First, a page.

Bannister Favored To Light Flame As Anticipation For Opening Ceremony Rises
Former Great Britain Olympian Roger Bannister “emerged as the overwhelming favorite to light the Olympic Flame on Friday” during the Opening Ceremony, according to Martin Rogers of YAHOO SPORTS. Bannister, the first man to break the four-minute mile, was "originally considered a long-shot candidate to perform the honor, but now seems likely to take pride of place at the Opening Ceremony” (SPORTS.YAHOO.com, 7/27). USA TODAY’s Jon Saraceno notes boxing legend and former Olympian Muhammad Ali, who lit the flame at the '96 Atlanta Games, will attend the Opening Ceremony “but will not be officially involved” (USA TODAY, 7/27).
SNEAK PEAK: In London, Gordon Rayner notes the BBC Thursday was “allowed to broadcast a 30-second clip of the ceremony, featuring modern dance and actors wearing illuminated wings, the first officially-sanctioned preview of the show.” However, those who had been at the rehearsals said that the clips “gave little or no impression of the inventiveness and ambition" London Games Creative Dir Danny Boyle has shown in "tackling the world’s biggest live broadcast event” (London TELEGRAPH, 7/27). The PA’s David Mercer noted rehearsal footage of the Opening Ceremony was removed from YouTube on Thursday as organisers "stepped up efforts to keep details of Friday's eagerly awaited curtain-raiser under wraps” (PA, 7/26). The GUARDIAN’s Owen Gibson notes the Opening Ceremony will begin at 9:00pm local time with “the ringing of the largest harmonically tuned bell in the world, which hangs at one end" of the stadium. Preceding the three-and-a-half-hour ceremony will be a warm-up show, “chiefly designed to get the crowd in the mood” (GUARDIAN, 7/27). Boyle stressed that the ceremony “will take viewers on a sweeping journey through Britain’s history, one that captures the nation’s identity, values, heritage, as well as its present and future” (AP, 7/27). The WALL STREET JOURNAL’s Cassell Bryan-Low notes Boyle hopes to “make his show warmer, humorous and more inclusive, including areas of the set where members of the public will be able to stand” (WALL STREET JOURNAL, 7/27).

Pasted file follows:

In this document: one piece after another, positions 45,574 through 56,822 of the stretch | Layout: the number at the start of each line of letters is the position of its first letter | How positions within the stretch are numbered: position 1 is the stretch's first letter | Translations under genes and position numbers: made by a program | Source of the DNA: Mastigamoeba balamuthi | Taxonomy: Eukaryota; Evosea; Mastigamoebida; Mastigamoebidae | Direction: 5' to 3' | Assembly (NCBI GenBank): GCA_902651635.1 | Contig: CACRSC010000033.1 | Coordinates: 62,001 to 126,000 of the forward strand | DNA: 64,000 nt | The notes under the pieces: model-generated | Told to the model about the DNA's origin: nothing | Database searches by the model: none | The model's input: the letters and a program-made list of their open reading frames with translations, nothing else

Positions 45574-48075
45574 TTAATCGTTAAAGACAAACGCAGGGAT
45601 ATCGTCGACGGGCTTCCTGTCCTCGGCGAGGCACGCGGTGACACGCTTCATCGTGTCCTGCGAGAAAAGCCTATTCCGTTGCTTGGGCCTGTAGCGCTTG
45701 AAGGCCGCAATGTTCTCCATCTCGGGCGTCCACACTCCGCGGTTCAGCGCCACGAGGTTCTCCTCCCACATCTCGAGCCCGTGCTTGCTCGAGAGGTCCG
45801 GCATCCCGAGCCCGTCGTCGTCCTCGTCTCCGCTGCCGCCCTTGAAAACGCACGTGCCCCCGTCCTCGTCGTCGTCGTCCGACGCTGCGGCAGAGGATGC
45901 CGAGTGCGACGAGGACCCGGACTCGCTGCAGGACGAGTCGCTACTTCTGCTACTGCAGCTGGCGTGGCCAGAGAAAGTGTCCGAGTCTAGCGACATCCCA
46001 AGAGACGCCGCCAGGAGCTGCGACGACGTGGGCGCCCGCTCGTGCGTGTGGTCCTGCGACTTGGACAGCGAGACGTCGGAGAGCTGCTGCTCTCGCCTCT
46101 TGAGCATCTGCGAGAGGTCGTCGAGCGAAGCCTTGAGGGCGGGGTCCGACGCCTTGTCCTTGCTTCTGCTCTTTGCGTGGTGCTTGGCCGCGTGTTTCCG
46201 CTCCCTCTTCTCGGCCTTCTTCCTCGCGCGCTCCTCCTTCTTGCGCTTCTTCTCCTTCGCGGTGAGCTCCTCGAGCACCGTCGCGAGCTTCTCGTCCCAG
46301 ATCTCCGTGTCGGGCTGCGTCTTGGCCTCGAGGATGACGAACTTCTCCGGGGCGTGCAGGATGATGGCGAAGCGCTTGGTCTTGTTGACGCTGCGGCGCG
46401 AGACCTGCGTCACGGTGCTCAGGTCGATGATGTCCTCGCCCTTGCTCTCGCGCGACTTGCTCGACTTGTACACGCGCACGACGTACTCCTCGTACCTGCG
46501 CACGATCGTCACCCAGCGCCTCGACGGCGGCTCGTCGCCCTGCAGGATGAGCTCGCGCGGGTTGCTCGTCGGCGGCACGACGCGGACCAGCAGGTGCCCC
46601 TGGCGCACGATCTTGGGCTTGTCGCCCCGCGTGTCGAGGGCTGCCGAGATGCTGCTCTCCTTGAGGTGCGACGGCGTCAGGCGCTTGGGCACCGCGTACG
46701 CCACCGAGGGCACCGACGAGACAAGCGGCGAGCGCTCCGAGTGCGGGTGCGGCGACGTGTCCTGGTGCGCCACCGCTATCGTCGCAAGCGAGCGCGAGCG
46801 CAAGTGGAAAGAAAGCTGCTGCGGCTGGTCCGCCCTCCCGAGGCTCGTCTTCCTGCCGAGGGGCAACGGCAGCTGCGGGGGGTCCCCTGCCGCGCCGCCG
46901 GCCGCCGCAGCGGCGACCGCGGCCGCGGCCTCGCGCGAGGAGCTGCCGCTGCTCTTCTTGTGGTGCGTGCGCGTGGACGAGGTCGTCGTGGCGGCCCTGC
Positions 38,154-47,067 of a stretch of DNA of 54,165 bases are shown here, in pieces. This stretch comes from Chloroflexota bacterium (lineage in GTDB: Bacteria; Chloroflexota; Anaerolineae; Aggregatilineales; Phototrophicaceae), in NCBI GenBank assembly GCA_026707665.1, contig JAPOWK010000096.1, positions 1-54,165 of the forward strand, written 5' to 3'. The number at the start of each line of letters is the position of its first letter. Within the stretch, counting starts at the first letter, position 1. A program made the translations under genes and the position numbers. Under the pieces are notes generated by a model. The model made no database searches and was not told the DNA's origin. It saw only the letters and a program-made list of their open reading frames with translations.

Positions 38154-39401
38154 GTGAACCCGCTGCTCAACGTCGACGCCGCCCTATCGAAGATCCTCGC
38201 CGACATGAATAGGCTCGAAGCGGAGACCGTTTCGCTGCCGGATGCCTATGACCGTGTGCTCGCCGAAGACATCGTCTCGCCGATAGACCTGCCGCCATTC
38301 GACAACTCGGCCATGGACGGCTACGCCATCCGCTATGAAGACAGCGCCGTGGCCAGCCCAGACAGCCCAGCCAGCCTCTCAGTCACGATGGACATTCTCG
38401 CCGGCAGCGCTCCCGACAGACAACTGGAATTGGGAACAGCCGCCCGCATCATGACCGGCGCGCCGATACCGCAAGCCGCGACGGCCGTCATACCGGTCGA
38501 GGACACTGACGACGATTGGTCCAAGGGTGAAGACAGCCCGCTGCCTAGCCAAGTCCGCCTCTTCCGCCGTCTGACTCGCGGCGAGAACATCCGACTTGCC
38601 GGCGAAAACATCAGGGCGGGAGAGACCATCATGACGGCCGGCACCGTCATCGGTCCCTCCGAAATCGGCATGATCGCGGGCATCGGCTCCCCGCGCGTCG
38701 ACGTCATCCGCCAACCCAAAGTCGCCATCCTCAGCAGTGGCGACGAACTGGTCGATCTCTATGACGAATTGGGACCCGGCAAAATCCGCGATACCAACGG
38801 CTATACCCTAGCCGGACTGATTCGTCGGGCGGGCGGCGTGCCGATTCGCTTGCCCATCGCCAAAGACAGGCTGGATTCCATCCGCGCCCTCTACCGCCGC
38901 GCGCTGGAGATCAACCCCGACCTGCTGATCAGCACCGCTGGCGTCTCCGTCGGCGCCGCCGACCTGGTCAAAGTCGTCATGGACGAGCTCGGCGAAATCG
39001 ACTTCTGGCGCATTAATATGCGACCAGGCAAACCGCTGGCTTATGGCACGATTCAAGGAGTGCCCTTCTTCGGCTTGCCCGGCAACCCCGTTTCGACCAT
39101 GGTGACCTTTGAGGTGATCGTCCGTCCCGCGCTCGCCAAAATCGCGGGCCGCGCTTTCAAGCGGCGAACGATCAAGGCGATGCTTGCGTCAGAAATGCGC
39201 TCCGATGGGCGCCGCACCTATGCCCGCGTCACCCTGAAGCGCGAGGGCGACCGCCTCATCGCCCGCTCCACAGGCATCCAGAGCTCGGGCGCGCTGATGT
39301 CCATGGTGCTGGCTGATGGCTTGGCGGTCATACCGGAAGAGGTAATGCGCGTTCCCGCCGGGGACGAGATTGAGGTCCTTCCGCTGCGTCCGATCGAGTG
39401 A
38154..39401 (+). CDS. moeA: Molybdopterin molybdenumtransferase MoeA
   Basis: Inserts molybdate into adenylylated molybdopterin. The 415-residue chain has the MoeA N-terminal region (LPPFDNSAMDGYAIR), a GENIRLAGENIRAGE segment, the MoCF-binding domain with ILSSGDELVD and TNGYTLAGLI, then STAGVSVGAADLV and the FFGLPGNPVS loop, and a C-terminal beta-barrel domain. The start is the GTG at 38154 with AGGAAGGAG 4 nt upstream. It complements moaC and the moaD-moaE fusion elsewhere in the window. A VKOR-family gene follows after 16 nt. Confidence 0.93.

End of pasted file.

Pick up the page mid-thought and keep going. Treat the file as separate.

SILENCE IS GOLDEN: In Chicago, Philip Hersh notes it is unresolved “whether there will be a spontaneous commemoration by spectators and athletes when the Israeli team enters the stadium” to mark the 40th anniversary of the deaths of 11 Israeli athletes at the ’72 Munich Games (CHICAGO TRIBUNE, 7/27). USOC CEO Scott Blackmun at a news conference Thursday said that U.S. athletes are “on their own on the issue” of observing a moment of silence (FT. WORTH STAR-TELEGRAM, 7/27). USA TODAY’s Christine Brennan writes the IOC “would rather forget about the tragedy than commemorate it.” The Opening Ceremony is “exactly the place to remember that awful moment in Olympic history” (USA TODAY, 7/27). The AP’s Jim Litke wrote, “A minute of silence carved out of a three-hour opening ceremony is not too much to ask” (AP, 7/26).